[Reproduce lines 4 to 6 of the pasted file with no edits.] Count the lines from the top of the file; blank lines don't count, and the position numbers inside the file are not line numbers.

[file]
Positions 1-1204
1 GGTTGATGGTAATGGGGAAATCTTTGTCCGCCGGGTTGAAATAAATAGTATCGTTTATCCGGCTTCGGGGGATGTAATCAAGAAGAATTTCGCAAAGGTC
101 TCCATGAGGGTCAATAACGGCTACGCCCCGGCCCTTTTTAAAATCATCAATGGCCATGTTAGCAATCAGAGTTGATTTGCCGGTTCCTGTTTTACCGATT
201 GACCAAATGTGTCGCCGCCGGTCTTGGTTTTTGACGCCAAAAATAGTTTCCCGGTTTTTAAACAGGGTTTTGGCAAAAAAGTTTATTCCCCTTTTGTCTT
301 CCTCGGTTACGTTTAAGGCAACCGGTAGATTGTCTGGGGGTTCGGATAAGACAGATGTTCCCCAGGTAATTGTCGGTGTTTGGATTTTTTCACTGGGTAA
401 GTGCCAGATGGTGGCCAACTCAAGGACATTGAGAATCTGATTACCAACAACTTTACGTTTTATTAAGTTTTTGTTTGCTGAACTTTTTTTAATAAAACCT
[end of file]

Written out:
201 GACCAAATGTGTCGCCGCCGGTCTTGGTTTTTGACGCCAAAAATAGTTTCCCGGTTTTTAAACAGGGTTTTGGCAAAAAAGTTTATTCCCCTTTTGTCTT
301 CCTCGGTTACGTTTAAGGCAACCGGTAGATTGTCTGGGGGTTCGGATAAGACAGATGTTCCCCAGGTAATTGTCGGTGTTTGGATTTTTTCACTGGGTAA
401 GTGCCAGATGGTGGCCAACTCAAGGACATTGAGAATCTGATTACCAACAACTTTACGTTTTATTAAGTTTTTGTTTGCTGAACTTTTTTTAATAAAACCT